On board Silurian
Silurian is HWDTs research and
Most weeks April through October she is either monitoring
the waters of the west coast of Scotland for whales, dolphins, and
porpoises, or serving as a floating classroom for one of the many Argyll
island primary and secondary schools.
log below to find out what Silurian and her crew have been up to each
week and all about the whales, dolphins and porpoises they spot!
To find out about the latest marine life sightings spotted elsewhere,
If you would like to send the crew an e-mail with your questions click here.
Click here to view the Silurian Log archive.
Saturday 12th May 2012
Anchorage: Tobermory pontoon
Distance travelled: 26.9NM. Total 192.7NM
We woke to find a blue sky, the loch mirror smooth and bathed in sunshine. Spirits were high as we motored out towards the Sound, and we mulled over last night’s presentation by Olivia on the HWDT research projects that we have been collecting data for, wondering whether we might be fortunate enough to see one of the nine unique West Coast Community of Orcas that inhabit these waters, or indeed a dolphin or minke. It wasn’t long before the clouds and rain descended but it didn’t dampen our enthusiasm and we had 2 sightings of porpoise and six acoustic detections to keep us going. As we came up the Sound of Mull we had our longest protracted attack from ADDs (Acoustic Detection Devices- used by fish farms to deter seals) which lasted at least a couple of hours. With force 8/9 gales predicted, a tentative plan to head towards the Ardnamurchan Peninsular in a last ditch effort to see a cetacean other than a porpoise was abandoned with heavy hearts all round. Olivia informed us that the water surface temperature during the week averaged at 9.5°C, higher than you would expect for this time of year. Will this make a difference to the number of sightings we get in May? Olivia will be sure to investigate further.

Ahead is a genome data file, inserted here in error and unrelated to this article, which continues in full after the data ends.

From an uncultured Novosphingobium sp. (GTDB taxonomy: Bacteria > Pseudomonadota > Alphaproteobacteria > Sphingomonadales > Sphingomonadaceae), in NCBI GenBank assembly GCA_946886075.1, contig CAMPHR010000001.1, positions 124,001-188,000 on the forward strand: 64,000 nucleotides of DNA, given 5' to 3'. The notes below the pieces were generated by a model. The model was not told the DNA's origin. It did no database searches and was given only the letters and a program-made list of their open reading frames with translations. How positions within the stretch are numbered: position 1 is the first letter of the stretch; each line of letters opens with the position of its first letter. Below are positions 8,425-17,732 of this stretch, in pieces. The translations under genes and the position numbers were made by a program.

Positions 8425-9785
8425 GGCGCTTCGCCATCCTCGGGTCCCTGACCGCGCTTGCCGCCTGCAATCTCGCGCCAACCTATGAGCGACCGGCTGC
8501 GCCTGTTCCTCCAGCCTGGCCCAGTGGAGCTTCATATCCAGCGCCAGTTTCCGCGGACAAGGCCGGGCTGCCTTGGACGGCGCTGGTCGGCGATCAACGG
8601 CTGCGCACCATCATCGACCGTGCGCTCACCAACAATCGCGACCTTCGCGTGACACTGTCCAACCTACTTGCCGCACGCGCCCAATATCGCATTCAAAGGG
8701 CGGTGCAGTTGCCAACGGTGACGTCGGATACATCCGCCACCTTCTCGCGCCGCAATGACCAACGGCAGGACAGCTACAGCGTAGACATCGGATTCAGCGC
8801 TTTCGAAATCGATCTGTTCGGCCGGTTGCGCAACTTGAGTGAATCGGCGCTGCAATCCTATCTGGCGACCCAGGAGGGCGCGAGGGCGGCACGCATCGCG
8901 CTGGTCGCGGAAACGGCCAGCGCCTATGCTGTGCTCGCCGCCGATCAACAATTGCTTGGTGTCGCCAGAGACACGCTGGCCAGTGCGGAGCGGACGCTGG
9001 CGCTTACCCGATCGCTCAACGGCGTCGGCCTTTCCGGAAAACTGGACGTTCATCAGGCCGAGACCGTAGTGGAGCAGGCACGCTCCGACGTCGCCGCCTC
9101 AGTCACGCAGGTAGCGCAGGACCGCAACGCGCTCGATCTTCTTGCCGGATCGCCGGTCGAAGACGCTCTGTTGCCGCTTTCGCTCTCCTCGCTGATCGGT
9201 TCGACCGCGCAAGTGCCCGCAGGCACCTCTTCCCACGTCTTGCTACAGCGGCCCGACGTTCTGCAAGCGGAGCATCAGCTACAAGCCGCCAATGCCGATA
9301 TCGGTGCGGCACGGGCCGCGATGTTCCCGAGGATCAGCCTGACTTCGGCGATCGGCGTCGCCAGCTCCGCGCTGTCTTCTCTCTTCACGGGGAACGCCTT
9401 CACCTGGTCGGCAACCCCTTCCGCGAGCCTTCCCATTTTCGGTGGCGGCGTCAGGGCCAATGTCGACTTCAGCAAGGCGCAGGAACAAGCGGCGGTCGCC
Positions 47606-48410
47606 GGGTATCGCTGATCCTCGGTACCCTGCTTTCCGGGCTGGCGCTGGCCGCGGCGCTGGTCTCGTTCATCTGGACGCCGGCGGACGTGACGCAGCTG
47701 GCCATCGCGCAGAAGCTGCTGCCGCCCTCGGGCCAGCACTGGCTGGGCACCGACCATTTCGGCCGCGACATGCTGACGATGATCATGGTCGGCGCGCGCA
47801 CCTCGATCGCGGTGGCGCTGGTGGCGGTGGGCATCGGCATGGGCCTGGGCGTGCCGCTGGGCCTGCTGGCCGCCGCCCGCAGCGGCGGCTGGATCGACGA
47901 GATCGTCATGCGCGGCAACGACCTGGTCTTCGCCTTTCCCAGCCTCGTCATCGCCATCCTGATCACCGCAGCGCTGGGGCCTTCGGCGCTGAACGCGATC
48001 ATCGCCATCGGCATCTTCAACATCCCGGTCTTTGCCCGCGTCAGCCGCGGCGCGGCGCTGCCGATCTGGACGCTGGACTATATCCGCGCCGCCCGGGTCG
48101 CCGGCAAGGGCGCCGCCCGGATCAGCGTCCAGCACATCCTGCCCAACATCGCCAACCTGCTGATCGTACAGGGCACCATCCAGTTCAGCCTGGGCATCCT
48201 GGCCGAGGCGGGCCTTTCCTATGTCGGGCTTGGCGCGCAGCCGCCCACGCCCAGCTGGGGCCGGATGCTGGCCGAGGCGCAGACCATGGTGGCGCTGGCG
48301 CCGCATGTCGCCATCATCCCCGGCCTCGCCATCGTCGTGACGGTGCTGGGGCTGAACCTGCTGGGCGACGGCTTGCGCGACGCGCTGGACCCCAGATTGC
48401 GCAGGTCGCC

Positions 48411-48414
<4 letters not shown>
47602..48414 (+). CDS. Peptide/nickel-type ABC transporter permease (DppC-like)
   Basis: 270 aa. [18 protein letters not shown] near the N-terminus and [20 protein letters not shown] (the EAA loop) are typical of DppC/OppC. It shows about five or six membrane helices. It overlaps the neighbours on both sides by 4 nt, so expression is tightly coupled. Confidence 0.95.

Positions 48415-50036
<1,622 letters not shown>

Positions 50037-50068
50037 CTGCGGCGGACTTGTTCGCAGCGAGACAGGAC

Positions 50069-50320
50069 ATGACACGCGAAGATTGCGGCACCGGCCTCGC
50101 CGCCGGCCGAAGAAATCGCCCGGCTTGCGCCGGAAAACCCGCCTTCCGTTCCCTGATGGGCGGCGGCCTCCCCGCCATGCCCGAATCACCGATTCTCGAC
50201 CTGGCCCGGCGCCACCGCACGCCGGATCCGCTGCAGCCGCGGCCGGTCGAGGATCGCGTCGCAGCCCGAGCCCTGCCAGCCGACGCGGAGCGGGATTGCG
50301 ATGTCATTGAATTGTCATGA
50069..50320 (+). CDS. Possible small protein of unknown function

So in to Tobermory Marina where we dined on yummy leftovers; then it was time to swab the decks and polish the timbers! Argh! Now Phil, Irene and Chris have sneaked ashore for a hike to the lighthouse; if they see any cetaceans on their way they’ll be hung from the crows nest. Only joking! So all that’s left is to scrub the salt out of our skin and hair and enjoy a much anticipated meal together at Café Fish, which I’m sure we will wash down with plenty of fine booze.
Despite the paucity of sightings all of us agreed that it has been an amazing experience on board the Silurian. John our Skipper has taken us to some wonderful remote areas of the Hebrides that very few are lucky enough to experience. The crew have been unremittingly good-humoured, enthusiastic and hospitable throughout our trip, keeping us safe, warm and fed. They are all extremely knowledgeable and have answered our numerous questions with expertise and passion. We’ve all bonded really well and had a good raucous laugh at shared yarns. We would definitely recommend the experience.